One of the fun things I like to do with friends is blind tasting and listening.
Each guest brings a bottle of wine, so they know at least what one of them is, in theory. Works best if people bring a bottle they have not previously tasted, that way everyone learns more, you included.
One guest (or a third party) has to set up the bottles, cover them up, and pour out a glass of each. The others have to guess what they are drinking, the country, the region and the grape. Taste a flight, and share the flavours and aroma you get: white orchard fruits, butterscotch, grapefruit, wet grass, old socks, whatever you are getting. It is always interesting when someone else pinpoints a flavour that you were struggling to pin down. Yesss, roadside fennel…and petrol…
After downing several glasses of each, you have to declare which of the wines you each liked best (and may be, why). That is the really tough one, when you discover no-one much liked the bottle you brought. Not even you. That should teach you to up your game. When it gets a bit competitive, miraculously, the wine people bring should start to improve. Win Win!
After everyone has revealed truthfully their likes and dislikes, each guest reveals how much their bottle cost. This part can be the most interesting. Sometimes the most expensive wine can be the least liked, beaten by a bottle costing half as much. It is like an A:B of vinyl pressings – until you compare, you don’t know which sounds best. Of course this part of the fun can cost you a few friendships. (What a cheapskate!)
Our favourite blind tasting is often the Viognier grape as a common thread. Strange thing about that seductive grape, it can taste completely different when grown in countries other than its home in France. Had an Aussie Viognier once, tie me kangaroo down, mate, was it “loud and overpowering!”. Stereotyping, moi?
Think you know your jazz? Try blind listening, it’s even more fun. After you have done with the wine business, and before you have finished the bottle, the host staggers to the turntable and puts on a jazz record selected from their shelf (keeping the cover well hidden). Guests now need to guess the artists, and of course the instruments – surprising how many people aren’t sure whether they are listening to a tenor or alto. Of course the host must not choose a recording which is an artist’s signature tune. Umm . . .Blue Train... let me guess, umm could the tenor be … (hesitates) …Coltrane?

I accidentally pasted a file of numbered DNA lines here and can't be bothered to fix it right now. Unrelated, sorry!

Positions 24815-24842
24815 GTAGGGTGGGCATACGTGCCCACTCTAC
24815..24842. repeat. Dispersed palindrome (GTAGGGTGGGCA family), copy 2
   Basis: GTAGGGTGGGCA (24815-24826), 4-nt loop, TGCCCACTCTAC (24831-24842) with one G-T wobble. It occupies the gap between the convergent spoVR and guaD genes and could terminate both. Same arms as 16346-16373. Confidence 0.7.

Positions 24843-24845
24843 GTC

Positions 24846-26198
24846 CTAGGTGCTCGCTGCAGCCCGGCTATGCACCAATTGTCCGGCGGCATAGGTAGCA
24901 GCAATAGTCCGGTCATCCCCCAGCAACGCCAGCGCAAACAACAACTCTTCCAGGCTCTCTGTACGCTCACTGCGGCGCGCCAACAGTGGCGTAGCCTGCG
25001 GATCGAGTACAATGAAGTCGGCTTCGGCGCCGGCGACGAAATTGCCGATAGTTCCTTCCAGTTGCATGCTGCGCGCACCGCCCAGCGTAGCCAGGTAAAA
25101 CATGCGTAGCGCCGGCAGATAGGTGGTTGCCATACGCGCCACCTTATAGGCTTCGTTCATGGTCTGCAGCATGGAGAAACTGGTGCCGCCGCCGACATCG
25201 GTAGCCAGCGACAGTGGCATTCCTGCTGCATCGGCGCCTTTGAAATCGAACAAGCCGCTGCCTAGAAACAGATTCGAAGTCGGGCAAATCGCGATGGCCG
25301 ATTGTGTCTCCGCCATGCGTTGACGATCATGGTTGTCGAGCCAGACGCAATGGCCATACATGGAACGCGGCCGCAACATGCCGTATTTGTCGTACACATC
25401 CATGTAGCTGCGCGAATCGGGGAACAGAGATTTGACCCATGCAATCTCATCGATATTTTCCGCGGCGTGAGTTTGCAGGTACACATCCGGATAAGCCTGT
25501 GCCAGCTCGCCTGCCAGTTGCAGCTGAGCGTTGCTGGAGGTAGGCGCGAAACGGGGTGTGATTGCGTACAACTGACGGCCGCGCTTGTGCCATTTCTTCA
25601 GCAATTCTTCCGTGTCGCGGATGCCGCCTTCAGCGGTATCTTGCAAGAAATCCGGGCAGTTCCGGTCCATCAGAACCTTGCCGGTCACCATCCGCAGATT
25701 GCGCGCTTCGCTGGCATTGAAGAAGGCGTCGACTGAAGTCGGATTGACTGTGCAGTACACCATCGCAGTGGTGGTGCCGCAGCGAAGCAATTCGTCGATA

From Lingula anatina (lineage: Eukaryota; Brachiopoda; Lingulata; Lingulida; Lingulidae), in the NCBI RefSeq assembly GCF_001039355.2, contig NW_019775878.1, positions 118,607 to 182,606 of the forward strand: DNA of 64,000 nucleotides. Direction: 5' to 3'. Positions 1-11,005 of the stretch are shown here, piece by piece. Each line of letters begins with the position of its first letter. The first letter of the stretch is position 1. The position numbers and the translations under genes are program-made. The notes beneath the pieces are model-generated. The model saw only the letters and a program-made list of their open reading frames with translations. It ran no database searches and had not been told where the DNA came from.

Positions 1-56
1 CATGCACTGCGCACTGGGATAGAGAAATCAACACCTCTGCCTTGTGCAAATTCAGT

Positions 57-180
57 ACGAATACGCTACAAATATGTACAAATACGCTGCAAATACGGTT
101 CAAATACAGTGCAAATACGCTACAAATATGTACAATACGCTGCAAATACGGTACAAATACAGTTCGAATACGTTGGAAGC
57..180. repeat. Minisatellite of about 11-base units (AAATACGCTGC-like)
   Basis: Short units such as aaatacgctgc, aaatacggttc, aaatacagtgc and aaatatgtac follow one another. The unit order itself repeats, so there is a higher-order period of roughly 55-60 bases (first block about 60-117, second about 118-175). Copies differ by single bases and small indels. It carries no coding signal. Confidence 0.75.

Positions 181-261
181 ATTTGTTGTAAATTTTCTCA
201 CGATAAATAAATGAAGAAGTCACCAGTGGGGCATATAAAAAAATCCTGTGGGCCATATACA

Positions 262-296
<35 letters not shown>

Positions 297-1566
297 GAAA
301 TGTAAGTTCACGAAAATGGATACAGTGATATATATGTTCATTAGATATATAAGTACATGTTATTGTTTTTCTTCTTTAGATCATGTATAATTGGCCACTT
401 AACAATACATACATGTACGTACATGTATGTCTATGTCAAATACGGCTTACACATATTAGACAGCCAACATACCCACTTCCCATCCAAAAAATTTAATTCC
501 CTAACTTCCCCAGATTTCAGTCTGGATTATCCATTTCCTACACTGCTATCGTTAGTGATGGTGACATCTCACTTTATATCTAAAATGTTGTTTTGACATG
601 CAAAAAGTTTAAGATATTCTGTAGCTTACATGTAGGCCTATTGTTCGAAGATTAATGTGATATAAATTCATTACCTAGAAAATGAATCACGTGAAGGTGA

The leader and front-line is the big question, then each of the sidemen. That is easier because once you settle on the lead instrument and player, you are likely familiar who they played with, narrows down the choices. Informed guesswork.
Remember this? 2015 quiz-night, twenty tenors, name them all, gosh that was fun, so interactive. I can usually guess horn players, piano less so, which tells me I need to sharpen up my listening skills.
A New Quiz
Today, time for another quiz, this time four artists, a quartet, even. No clues other than it was recorded in the 60s, that’s as much help as you will get. Give it your best shot, choose one player of each instrument out of ten choices, or add another. The real player may not be in the list. Then again they might be.
First, the recording:
. . .
Who are you listening to? (headphones recommended) If you are not up for guesswork, it’s a great track, so just enjoy.
The saxophone player is… your call from ten names or add another
The pianist is … your call from of ten names, or add another
The bass player is . . .
The drummer is . . .
Quiz open one week only, make your selection now. The winner will receive an all expenses paid luxury cruise…nah…nuttin’. . . but the satisfaction of being right. Something I seem to get less and less of nowadays. All will be revealed after quiz closes. Come back frequently and laugh at other people’s guesses. And no cheating.
LJC, Because Jazz Matters, and Wine, they go together.
“In the 1980s, just 35 acres of Viognier vines were left on earth. It was all but exclusive to Condrieu (Northern Rhone, France) where demand has sent prices through the roof. Viognier is very, very difficult to grow. It demands buckets of sun and ideal soil nourishment. It’s an aromatic bouquet of mango, pineapple and lychee that just doesn’t stop giving. With a long finish and a bright character, it’s the white wine for autumn.”
Majestic Wines (promo)
Latest wine escapade posted on sister LJC site, Age Improves With Wine. Ticket To Ride, Bordeaux To St Emilion